Friday 26 January 2018 4:19 pm

Sexists in the City? Fewer than there were, but we can do better

The Presidents Club will not be holding any more fundraising dinners, but the consequences of the last one will be felt for some time.

The undercover expose by FT reporter Madison Marriage has been the talk of the Square Mile, with details emerging of women employed as “hostesses” at the event, only to be pressured and groped by some members of the all-male guestlist.

The City, which has worked so hard in recent years to cleanse itself of its reputation for male domination, has been forced to confront evidence that, in some areas, we have not come as far as we thought.

“If even half of what’s been written about this event is true, it is deplorable,” said Carolyn Fairbairn, the director general of the Confederation of British Industry. “We can and must do better than this.”

So what can all of us who work the City and are shocked by this report do about the toxicity it reveals in certain quarters of business culture?

First, acknowledge the problem.

If the comments underneath the online FT article are anything to go by, the City is full of disgruntled readers confused about what the issue was.

Their argument was that the women must have known what they were signing up for, with job specifications about high heels and underwear, and therefore it didn’t matter if their consent was violated. The editor of online magazine Spiked, Brendan O’Neill, made a similar point this week, dismissing the night as “businessmen behaving badly”.

This is hugely insulting to the thousands of men who work in the City and who would never dream of treating a woman, whether a female colleague or a hostess at a party, in such a way.

Improving the culture starts with acknowledging that the behaviour described in the article is utterly unacceptable, and – equally importantly – that the majority of men in the City are just as sickened by it as the women.

Second, encourage those men to speak out.

There have been a spate of attempts by men who attended the dinner to assert that they didn’t know what kind of party it was, that they left early, or did not see the behaviour described.

But some men must have seen.

So far, no one has spoken publicly about regretting that they did not do more in the moment. They should. Men should feel confident stepping in if they see a colleague or business contact making a woman uncomfortable, whether with a hand on her knee in the office, or an order to down her drink and dance on a table at a party.

Yes, it is difficult, and sometimes awkward. But to build on the cultural changes that have already taken place in the business world, the minority of men who act in this way need to know that they do not have the tacit support of their male peers.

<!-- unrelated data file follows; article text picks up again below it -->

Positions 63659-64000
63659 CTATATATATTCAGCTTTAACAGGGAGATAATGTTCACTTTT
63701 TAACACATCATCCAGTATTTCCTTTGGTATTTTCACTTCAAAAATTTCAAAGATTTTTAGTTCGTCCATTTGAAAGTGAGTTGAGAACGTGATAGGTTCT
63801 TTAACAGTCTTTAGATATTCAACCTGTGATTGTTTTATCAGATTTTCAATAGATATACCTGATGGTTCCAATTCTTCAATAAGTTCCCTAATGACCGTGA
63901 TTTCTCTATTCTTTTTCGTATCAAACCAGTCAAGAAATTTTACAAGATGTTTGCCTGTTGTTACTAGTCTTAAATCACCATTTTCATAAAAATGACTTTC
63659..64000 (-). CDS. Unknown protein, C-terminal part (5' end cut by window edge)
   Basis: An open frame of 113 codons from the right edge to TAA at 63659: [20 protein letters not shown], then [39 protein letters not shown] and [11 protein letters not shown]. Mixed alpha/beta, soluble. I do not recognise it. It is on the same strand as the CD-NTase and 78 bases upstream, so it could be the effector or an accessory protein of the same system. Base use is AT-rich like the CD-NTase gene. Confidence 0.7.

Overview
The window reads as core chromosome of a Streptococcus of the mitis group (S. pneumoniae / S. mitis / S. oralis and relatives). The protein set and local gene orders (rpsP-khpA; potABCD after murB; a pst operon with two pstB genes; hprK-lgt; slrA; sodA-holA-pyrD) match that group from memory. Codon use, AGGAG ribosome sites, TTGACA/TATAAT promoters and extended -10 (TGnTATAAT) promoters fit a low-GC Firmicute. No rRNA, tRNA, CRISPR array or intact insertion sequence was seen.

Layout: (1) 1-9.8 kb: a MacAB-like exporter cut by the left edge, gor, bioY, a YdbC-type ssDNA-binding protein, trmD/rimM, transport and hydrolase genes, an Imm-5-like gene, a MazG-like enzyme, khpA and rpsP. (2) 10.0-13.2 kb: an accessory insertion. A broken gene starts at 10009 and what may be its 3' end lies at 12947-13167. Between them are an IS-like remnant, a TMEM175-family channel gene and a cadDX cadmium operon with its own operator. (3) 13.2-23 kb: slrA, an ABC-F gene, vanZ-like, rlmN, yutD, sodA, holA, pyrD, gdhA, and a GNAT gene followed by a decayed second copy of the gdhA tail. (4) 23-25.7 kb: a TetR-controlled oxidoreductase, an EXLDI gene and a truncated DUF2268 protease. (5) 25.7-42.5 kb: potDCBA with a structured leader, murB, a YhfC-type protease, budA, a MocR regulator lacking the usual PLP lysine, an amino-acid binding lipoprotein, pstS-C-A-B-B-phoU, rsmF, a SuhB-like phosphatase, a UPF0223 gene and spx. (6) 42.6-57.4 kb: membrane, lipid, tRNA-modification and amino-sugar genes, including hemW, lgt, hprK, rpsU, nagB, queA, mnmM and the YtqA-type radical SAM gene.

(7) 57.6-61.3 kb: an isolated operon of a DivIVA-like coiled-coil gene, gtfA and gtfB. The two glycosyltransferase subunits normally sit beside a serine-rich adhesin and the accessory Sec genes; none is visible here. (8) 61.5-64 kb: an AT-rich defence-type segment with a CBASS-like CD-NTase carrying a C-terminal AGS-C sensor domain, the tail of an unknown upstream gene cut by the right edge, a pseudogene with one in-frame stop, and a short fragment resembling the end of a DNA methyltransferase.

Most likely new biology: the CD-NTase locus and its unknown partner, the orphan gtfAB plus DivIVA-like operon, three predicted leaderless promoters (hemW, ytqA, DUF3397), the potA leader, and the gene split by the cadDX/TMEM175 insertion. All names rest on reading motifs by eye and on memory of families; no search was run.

Finally, stop viewing this as an industry-specific problem. It isn’t. Powerful men who exploit their positions to harass and abuse women can be found in all sectors.

The last few months have seen a barrage of revelations against prominent members of multiple industries, from Hollywood to Silicon Valley to Westminster. This week, we learned of the US Olympic gymnastics medic, jailed for life for sexual offences against over 150 young women and girls. No community is immune, and in comparison to some of what we’ve seen elsewhere, the Presidents Club event is relatively minor, though still shocking.

If we reduce this latest event to merely an inevitable consequence of City culture, in alignment with the eighties and nineties cocaine-and-strip-clubs stereotype, we risk missing how far we’ve come.

It’s an easy mistake to make. Since the financial crisis, banking often seems irrevocably tied to immorality in the eyes of the general public. But such a sweeping assessment is lazy and counter-productive.

City heavyweight Helena Morrissey called the Presidents Club scandal the “death throes of an old regime”. Serial entrepreneur Debbie Wosskow condemned the event as “seedy, scary, predatory, disgusting” and “threatening”, but pointed out how we are finally seeing that “this kind of behaviour is being shamed and has consequences”.

They are right. The speed at which organisations and individuals, led by Martin Sorrell’s WPP, have sought to distance themselves from the Presidents Club dinner shows that this is neither commonplace nor considered permissible.

This isn’t the coke-fuelled eighties. It is 2018, and diversity, inclusivity and equality are all top of the agenda for City firms.

In many ways, the heightened scrutiny applied to the City and the conscious efforts to overcome its out-of-date reputation make it far more accessible to women and other minorities than “Wild West” industries like technology and entertainment.

We can be outraged by what took place at the Presidents Club. We can acknowledge that it is an unacceptable throwback rather than a genuine reflection of City life. And we can all do more to ensure that the toxic culture it embodies continues to be stamped out.

We should – we must – do all three.